It’s quickly coming up on the one-year mark since I finished my final semester of university and finished my undergraduate degree (!!!). By far, this has been the weirdest, most confusing, and yet oddly amazing year of my life. I’ve experienced some incredible career lows, some highs, and all in all, I landed in a place that I certainly wasn’t expecting. As I mentioned in my “Where I’m at With My Writing ‘Career’” post, I’m definitely taking everything one day at a time as I sort through exactly what I’d like to do career-wise. There is immense pressure to find a job and settle into a career as a university graduate, but if, like me, that hasn’t happened yet, it can be easy to fall into a downward spiral of regret and general bewilderment. Well, I say no more! I learned so much over the past year, which is why, job or no job, I’m sharing what I did to rock my first year of graduate life.
Apply For Jobs You Might Not Want
I can’t tell you how many jobs I applied for in the past year: marketing jobs, content writing jobs, content management jobs, social media positions, the whole she-bang! It wasn’t necessarily that I wanted the job, or that I felt that I was qualified for it, but I wanted the practice. I think it’s important to see what you’re contacted for and to get a feel for the kinds of positions out there and whether or not they’re a good fit. All in all, it gave me a great sense of the parts of my resume that I need to bulk up, and what employers were really looking for. I approached applying for jobs as an exercise, rather than a chore, and it really helped take the pressure off so that it wasn’t the end of the world if nothing came of it. Although pretty tedious work, it was definitely worthwhile.
Something that I really struggled with in the past year was remembering why I wanted to be a writer in the first place. I went through five years of schooling and emerged on the other side completely overwhelmed with this unrelenting need to find the perfect job, rather than taking a step back and really thinking about what it was about writing that I most enjoyed. It can be so difficult to give yourself a break and reconnect with what you love to do. I’ll admit, I wasn’t always great at making time for personal projects like poetry and fiction, but when I did, I felt motivated all over again. Whether you’re a writer like me, or you have some other vocation, giving yourself time to focus on the craft rather than the career/money/ladder climbing side of things will definitely help you ease the transition out of school and help you focus on what’s important: your passions.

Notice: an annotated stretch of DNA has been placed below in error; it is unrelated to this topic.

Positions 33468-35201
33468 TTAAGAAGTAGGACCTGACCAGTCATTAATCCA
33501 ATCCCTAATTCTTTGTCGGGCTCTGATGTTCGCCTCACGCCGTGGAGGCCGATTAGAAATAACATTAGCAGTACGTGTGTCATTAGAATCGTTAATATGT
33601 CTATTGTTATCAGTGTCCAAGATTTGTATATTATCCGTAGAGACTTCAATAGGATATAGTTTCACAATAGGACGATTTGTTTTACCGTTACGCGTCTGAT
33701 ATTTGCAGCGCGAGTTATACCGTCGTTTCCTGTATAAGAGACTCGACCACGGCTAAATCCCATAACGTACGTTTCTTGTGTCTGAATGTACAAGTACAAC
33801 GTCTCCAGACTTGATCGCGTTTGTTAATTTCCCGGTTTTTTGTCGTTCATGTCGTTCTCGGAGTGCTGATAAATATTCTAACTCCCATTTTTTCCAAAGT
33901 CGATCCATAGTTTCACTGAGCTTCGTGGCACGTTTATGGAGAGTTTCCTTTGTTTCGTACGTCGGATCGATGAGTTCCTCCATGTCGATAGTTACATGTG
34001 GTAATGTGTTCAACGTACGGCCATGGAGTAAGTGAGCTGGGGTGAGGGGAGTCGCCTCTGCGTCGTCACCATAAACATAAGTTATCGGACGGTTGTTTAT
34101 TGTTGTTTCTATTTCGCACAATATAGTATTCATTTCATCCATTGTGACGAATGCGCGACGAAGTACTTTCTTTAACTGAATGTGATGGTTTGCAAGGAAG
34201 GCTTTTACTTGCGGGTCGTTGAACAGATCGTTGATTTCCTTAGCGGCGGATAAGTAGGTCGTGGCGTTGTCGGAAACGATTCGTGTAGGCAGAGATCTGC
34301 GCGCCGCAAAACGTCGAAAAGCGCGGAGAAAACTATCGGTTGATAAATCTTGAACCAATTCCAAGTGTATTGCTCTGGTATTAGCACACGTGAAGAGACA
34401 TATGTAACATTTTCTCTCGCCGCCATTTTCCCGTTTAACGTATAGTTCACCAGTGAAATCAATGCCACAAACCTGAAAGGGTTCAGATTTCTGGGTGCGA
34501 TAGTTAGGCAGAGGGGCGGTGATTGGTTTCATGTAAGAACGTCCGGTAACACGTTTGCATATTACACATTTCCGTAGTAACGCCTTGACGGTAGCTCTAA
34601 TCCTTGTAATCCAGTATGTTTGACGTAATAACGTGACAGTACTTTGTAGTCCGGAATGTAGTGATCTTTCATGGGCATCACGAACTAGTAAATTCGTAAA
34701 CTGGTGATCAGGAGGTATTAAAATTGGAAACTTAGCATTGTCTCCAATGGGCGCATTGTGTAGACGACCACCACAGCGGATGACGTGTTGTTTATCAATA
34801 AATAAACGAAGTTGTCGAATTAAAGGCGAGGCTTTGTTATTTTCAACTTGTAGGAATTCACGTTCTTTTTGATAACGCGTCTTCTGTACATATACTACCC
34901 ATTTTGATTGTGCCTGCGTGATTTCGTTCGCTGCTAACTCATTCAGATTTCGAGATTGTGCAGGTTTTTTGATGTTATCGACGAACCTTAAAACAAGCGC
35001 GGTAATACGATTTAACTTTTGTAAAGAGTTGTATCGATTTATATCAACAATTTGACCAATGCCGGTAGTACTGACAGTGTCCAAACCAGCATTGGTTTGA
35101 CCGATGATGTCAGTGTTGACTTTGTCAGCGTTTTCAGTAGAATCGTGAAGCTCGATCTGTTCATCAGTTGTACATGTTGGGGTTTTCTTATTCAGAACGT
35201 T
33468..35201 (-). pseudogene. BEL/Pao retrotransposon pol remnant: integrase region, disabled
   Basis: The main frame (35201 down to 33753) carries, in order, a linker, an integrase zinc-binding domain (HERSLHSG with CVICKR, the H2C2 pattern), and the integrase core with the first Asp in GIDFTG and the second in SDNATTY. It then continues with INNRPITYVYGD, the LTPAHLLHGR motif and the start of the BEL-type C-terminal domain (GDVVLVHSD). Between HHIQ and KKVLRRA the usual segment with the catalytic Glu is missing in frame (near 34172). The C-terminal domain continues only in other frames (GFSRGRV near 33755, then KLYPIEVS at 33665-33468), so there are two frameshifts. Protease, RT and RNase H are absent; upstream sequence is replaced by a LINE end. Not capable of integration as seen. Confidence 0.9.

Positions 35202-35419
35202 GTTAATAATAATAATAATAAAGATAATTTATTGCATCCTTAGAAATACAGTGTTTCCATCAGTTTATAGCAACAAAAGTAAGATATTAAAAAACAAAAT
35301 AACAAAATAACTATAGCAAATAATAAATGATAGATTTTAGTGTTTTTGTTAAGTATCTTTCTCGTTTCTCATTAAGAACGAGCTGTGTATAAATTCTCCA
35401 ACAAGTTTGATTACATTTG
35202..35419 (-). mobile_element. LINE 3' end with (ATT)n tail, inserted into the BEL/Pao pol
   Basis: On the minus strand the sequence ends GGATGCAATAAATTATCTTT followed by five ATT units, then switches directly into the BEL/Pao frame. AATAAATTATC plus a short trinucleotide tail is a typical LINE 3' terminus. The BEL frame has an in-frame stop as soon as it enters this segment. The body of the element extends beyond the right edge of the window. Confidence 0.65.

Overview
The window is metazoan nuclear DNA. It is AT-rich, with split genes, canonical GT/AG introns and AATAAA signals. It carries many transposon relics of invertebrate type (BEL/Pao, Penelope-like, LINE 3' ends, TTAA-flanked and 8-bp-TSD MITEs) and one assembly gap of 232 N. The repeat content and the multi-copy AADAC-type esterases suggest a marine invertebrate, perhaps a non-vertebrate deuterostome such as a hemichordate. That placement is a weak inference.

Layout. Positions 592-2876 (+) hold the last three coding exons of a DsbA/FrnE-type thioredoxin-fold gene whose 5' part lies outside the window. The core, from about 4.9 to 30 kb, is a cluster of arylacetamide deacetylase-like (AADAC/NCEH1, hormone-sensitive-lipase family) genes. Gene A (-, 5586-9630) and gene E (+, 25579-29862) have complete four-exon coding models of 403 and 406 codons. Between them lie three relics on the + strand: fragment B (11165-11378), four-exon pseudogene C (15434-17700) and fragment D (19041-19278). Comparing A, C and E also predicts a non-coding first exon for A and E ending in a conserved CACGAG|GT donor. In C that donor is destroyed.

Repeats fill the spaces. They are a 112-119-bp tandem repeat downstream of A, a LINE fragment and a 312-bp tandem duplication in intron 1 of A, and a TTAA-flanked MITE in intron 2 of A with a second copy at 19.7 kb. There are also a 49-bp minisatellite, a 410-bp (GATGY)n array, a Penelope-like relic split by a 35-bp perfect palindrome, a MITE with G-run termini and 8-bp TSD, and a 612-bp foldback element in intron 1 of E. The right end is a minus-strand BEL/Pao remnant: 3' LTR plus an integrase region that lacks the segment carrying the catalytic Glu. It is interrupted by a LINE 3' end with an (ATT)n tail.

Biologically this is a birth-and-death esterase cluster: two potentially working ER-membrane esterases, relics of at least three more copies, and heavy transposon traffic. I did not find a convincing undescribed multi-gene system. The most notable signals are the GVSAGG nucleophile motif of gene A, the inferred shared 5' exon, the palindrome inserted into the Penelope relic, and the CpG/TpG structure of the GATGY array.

Make Space for Yourself
Starting this blog was a huge step in the right direction for me; by creating a platform to write about the things that I like to write about, and curating an online space that’s representative of me and the things I like, I feel like I’m doing something. When you’re applying for jobs it can feel like you’re waiting for other people (ie. employers) to make room for you, or give you the space to do what it is you want to do and to be honest, I just got sick of waiting! I wanted to carve out space for myself, and I am really glad that I did. Not only has it been a great way to keep me practicing my craft, but it’s a free space where I get to dictate the kind of content I put out there. It’s really kept me sane through the months of uncertainty. If you feel out of practice, or like you’re waiting around, I really urge you to make space for yourself and your passions! Whether it’s a blog, a podcast, or something completely different, you got this.
No Matter What, Remain Calm
It’s been almost a year since I graduated from university and I still haven’t found a job, and that’s ok. It’s not a race, and you don’t have to have it all figured out the moment you toss your cap in the air (to clarify, I didn’t actually get to do this, but my Legally Blonde graduation scene dreams still live on). There’s so much pressure on students—especially those in liberal arts like *ahem* myself—to graduate and find a job right away or have our education deemed irrelevant and a colossal waste of money. I just don’t see it that way, and frankly, I’m not going to be shamed for following my passion! Not to mention that the amount of jobs available for liberal arts students is grossly underestimated by most people; although I focused on freelancing throughout the last year, I was almost overwhelmed by the number of different jobs looking for an English or liberal arts degree. No matter what you went to school for you will find something, and you’ll figure out what you really want to do; it might take months or years of trial and error, and some a few revisions to your cover letter, but you’ll get there. We’re in this together!